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Video Game / Indiana Jones and the Infernal Machine

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Indiana Jones and the Infernal Machine is a 3D action-platformer game based on the Indiana Jones film series, developed for the PC by LucasArts and published in November 1999. Ports were subsequently developed by Factor 5 and HotGen for the Nintendo 64 and Game Boy Color respectively.

Indiana Jones is hard at work in Utah, doing some archaeology (and not finding a lot) when old flame Sophia Hapgood drops in on him to elicit his help investigating a strange machine part and Russian activity in Babylon. Soon Indy finds himself travelling to the four corners of the earth in search of more machine parts, before the Russians do something everybody's going to regret.


Indiana Jones and the Infernal Machine provides examples of:

  • The '40s: The game takes place in 1947.
  • Abnormal Ammo: The Easter Egg cheat makes your bazooka fire rubber chickens.
  • Acrofatic: Volodnikov proves to be surprisingly fast on his feet for an overweight bookworm when you chase him down for a gear you need in Nub's Tomb.
  • A.K.A.-47: All of the weapons Indy collects over the course of his quest are referred to with generic descriptors. The official strategy guide reveals their real-world basis, however.note 
  • All the Worlds are a Stage: There are sections of the Aetherium that revisit past locations, and items found there are used in the boss fight.
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  • Angelic Abomination: Marduk, the Babylonian god, is revealed to actually be a strange Energy Being from an equally strange realm known as the Aetherium, which is home to several other Energy Beings. He is also capable of possessing the bodies of mortals, and compelled the Babylonians to build the Infernal Machine so he could conquer Earth.
  • Artifact of Doom: To an extent, the Machine Parts. Using them depletes a special meter, and Indy dies if the meter empties.
  • Awesome, but Impractical: Indy's whip. Awesome, because it's Indy's whip, and it can be used to disarm Communists. Impractical because it's very slow.
  • Bait-and-Switch Gunshot: Turner is introduced this way, courtesy of an unfortunate mook.
  • Bag of Spilling:
    • Any 'key' items from a level that Indy still has in his inventory when he passes to the next level will disappear, even if that next level begins immediately following the events of the previous one.
    • Also inverted. Between each level Indy is able to visit a 'shop' in which he can exchange the credits earned from finding treasure for health restoration items and ammunition.
  • Big Bad Ensemble: Volodnikov, Turner, and Marduk.
  • Bilingual Bonus: The Soviet enemies all speak grammatically correct Russian.
  • Book Worm: Volodnikov, according to Turner. Later proven right when Indy discovers an elevator under the ruins of Babylon, confirming Turner's claims.
  • Bottomless Magazines: None of Indy's weapons need to be reloaded. In addition, his standard revolver has infinite ammunition.
  • Brick Joke:
    • In Volodnikov's first scene, a message from his superiors reminds him that "Socialist Theory disavows the existence of supernatural powers." At the end of the game, when Indy reveals to him that God was not on the other side of the portal, he remarks that "Socialist Theory disavows the existence of supernatural powers."
    • The climax of the Return To Peru level. Indy retrieves an incredibly more valuable and ornated golden idol, much like the one René Belloq stole from him. Due to how elaborate its traps were this time, it is suspected Belloq's idol might have been nothing but a decoy.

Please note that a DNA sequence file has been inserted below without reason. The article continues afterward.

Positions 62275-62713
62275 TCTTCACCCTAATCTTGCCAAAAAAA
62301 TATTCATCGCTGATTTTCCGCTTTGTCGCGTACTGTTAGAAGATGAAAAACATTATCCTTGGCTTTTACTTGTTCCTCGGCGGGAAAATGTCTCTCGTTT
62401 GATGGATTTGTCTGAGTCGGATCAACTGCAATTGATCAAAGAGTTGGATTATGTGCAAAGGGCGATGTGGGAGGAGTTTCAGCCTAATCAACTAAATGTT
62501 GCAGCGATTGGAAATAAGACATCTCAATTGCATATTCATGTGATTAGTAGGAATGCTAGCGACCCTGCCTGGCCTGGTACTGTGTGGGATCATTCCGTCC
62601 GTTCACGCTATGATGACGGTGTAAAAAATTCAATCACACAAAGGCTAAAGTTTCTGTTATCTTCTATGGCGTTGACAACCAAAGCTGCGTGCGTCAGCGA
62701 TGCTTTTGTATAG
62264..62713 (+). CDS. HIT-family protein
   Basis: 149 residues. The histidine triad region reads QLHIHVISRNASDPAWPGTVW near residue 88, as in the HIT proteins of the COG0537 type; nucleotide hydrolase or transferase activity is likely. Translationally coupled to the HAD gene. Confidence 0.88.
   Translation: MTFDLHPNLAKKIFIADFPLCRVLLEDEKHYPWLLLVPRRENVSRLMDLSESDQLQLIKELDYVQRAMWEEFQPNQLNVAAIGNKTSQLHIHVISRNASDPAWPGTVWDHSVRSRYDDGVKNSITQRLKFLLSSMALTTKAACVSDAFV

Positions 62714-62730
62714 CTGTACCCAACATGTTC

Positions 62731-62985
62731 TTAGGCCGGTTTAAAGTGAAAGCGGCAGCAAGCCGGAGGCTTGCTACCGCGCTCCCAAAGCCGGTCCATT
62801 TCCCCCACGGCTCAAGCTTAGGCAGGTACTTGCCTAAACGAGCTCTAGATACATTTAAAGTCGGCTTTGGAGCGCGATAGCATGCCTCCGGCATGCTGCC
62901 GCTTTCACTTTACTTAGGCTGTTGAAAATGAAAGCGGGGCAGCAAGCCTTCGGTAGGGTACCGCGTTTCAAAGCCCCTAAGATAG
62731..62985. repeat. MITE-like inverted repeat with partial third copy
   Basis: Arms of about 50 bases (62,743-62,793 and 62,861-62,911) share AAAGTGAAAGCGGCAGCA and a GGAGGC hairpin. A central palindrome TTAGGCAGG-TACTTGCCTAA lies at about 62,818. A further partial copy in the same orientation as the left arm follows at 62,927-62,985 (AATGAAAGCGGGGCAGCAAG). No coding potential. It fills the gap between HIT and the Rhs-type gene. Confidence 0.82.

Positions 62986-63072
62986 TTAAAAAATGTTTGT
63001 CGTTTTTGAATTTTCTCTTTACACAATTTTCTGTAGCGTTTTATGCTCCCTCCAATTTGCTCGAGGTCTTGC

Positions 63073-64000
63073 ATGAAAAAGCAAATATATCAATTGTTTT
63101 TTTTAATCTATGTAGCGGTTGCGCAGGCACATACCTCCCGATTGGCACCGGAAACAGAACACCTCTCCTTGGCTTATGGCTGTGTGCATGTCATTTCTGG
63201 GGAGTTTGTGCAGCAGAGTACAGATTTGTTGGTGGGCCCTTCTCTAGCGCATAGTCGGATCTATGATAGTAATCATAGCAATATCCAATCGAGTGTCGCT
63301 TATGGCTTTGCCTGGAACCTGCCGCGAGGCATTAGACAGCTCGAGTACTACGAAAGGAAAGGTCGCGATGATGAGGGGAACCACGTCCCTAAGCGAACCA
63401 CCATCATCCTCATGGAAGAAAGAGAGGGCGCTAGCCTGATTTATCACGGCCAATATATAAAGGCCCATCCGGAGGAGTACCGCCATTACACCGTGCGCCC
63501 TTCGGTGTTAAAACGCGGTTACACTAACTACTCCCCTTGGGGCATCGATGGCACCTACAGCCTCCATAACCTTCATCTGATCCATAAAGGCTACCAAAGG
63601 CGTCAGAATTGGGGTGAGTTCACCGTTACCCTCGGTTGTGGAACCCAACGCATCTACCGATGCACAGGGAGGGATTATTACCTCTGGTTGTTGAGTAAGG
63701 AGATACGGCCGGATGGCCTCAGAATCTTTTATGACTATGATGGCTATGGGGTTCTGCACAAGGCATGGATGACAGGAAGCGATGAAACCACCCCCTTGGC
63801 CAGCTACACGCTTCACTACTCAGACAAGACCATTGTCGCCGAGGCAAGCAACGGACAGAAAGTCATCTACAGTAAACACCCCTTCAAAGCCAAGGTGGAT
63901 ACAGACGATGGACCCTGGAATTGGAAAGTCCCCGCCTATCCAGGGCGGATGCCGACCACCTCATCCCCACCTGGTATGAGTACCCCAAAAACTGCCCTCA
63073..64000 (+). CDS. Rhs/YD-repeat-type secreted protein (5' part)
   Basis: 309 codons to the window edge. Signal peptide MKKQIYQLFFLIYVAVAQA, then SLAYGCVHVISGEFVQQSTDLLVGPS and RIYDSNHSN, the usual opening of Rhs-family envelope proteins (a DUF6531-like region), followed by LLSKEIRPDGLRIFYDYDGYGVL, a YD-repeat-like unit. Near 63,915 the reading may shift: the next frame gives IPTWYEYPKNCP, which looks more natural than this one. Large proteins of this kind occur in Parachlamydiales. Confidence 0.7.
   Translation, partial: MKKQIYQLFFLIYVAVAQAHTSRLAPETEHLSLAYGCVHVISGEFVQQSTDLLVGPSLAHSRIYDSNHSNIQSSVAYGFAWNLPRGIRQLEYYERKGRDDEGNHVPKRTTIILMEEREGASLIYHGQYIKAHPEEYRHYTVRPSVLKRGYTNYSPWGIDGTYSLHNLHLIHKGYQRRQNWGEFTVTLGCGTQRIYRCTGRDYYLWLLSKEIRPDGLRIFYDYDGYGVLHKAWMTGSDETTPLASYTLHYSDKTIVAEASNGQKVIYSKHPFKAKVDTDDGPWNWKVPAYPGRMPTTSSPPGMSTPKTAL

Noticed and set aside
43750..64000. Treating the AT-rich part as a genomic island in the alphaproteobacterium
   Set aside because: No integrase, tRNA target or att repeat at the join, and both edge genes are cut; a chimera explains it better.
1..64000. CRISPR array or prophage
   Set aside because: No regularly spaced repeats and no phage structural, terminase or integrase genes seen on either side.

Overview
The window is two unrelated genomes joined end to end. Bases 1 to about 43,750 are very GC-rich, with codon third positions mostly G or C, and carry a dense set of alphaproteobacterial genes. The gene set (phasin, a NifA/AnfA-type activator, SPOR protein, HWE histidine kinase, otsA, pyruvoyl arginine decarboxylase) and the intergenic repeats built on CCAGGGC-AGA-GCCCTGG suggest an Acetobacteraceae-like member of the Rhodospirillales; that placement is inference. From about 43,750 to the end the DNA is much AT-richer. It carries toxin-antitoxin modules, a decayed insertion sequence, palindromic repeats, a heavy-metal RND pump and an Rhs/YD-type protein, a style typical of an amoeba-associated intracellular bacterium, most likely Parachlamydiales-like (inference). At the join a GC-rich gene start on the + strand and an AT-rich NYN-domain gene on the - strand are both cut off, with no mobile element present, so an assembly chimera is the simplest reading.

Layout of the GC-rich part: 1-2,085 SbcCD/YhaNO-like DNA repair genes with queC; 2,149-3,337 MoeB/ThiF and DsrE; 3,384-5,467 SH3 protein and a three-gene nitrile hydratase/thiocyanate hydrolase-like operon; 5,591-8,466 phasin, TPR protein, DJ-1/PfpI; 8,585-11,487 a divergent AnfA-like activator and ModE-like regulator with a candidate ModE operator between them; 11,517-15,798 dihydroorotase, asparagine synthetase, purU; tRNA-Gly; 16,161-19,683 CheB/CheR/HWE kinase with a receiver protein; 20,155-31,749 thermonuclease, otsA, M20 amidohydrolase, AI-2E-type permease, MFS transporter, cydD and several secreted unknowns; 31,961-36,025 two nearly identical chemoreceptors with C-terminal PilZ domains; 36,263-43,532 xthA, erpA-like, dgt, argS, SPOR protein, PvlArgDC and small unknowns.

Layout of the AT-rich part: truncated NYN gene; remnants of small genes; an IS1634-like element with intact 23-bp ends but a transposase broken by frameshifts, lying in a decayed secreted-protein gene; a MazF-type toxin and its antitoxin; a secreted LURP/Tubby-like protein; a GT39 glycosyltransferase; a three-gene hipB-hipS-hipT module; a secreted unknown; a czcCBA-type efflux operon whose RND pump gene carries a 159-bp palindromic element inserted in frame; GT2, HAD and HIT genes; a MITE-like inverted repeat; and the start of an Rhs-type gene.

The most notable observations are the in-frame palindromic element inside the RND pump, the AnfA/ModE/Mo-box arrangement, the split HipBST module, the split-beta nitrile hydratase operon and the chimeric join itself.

• Call-Back:
    • The secret level, Return to Peru, is exactly what it means. Indy returns to the location where the first movie began. Also serves as Book Ends, if and only if the player didn't purchase the Secret Map; in which case, the level will take place after the end, and will feature closing credits.
    • The cheat codes for the game require you to pair up the parts of the eponymous machine with Indy's previous love interests: Urgon_Elsa, Taklit_Marion, Azerim_Sophia and Nub_Willie.
  • Character Name and the Noun Phrase: Indiana Jones and the Infernal Machine, as is standard naming convention for the franchise.
  • Chase Scene: Indy chasing after Volodnikov in a Benny Hill-esque fashion in the Nub's Tomb level, much like chasing a chicken. Blocking a path with a mid-sized statue is all it takes to trap Volodnikov.
  • Chekhov's Gun:
    • That mirror you find in Teotihuacan and use to solve one puzzle turns out to be the key to defeating Marduk's first form.
    • King Solomon's three gems return in the final level and are used to open doors to reality which weaken Marduk's second form.
  • Color-Coded Speech: The subtitles are different colors depending on who's speaking.
    • Indy is orange.
    • Sophia is purple.
    • Volodnikov is green.
    • Turner is blue.
    • The Shambala caretaker is pink.
    • The Nubian boy is teal.
    • Marduk is gray.
    • Mooks are white.
  • Convection, Schmonvection: Indy can hop across stone blocks floating in lava with no ill effects. He only dies horribly if he actually comes into contact with lava. The same goes for enemy Mooks (who explode if they touch lava).
  • Day Hurts Dark-Adjusted Eyes: Indy spends King Solomon's Mines and Nub's Tomb in underground caverns, and flinches in pain when Sophia opens a trap door leading to the surface and blinds him with sunlight at the end of the sequence.
  • The Day the Music Lied: At the end of the game, a rather sinister musical stinger heralds Volodnikov's approach. It quickly turns out he's not looking to pick another fight, and simply asks Indy what he found in the Aetherium.
  • Developer's Foresight: There's a segment of King Solomon's Mines (to be specific, the stretch of track immediately to the left of Switch 3) which always puts Indy into a cutscene. This is because if the player were to hop out of the cart in the room beyond, and then jump to a lower level, there'd be no way of returning to the cart.